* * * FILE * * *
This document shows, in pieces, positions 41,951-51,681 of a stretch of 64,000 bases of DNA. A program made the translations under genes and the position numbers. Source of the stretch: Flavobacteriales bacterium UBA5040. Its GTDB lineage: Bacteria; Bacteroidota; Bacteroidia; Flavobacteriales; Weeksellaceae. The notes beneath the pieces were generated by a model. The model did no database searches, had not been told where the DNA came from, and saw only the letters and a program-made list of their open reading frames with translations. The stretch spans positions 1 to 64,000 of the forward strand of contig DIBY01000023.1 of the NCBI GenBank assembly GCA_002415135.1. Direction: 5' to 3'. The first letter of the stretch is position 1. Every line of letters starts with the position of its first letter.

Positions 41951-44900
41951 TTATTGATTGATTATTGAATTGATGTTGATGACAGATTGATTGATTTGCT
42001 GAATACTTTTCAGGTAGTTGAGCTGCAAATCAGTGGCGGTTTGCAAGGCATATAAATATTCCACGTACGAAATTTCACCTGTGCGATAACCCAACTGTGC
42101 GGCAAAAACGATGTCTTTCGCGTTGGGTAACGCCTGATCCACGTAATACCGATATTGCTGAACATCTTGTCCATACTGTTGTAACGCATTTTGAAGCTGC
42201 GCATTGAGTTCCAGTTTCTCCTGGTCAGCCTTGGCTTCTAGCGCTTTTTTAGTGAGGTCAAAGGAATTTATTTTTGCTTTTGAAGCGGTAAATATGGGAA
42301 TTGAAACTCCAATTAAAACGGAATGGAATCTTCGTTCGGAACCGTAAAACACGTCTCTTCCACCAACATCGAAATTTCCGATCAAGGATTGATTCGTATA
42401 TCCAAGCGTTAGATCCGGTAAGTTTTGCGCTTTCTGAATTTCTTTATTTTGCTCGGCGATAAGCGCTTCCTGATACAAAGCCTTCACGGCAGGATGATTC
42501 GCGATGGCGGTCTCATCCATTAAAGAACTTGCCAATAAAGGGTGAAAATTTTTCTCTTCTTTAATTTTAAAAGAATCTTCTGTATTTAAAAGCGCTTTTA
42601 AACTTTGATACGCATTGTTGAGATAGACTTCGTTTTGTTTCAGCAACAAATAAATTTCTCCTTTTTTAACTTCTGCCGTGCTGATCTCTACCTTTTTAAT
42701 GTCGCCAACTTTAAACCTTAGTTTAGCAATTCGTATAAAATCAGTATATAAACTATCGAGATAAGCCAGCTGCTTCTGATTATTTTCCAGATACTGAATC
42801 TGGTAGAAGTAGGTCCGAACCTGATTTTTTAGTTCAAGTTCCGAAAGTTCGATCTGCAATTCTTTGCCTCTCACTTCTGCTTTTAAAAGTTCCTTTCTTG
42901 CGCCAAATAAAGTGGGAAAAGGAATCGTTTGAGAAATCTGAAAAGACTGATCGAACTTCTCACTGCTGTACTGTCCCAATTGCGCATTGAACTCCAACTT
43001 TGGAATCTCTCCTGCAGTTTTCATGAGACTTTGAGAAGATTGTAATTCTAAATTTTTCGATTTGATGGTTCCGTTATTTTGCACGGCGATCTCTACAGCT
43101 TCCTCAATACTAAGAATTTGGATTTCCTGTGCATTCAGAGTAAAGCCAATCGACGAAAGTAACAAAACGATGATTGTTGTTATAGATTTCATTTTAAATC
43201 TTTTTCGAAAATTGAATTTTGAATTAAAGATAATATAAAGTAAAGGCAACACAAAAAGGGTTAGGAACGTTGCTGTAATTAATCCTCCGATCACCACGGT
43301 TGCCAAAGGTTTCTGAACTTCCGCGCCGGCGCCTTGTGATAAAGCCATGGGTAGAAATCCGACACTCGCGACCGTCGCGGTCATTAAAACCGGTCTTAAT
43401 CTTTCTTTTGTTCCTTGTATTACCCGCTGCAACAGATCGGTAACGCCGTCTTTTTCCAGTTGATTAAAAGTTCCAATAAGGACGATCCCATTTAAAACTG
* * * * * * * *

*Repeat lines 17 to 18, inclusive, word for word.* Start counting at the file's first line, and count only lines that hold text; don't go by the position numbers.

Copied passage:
43301 TGCCAAAGGTTTCTGAACTTCCGCGCCGGCGCCTTGTGATAAAGCCATGGGTAGAAATCCGACACTCGCGACCGTCGCGGTCATTAAAACCGGTCTTAAT
43401 CTTTCTTTTGTTCCTTGTATTACCCGCTGCAACAGATCGGTAACGCCGTCTTTTTCCAGTTGATTAAAAGTTCCAATAAGGACGATCCCATTTAAAACTG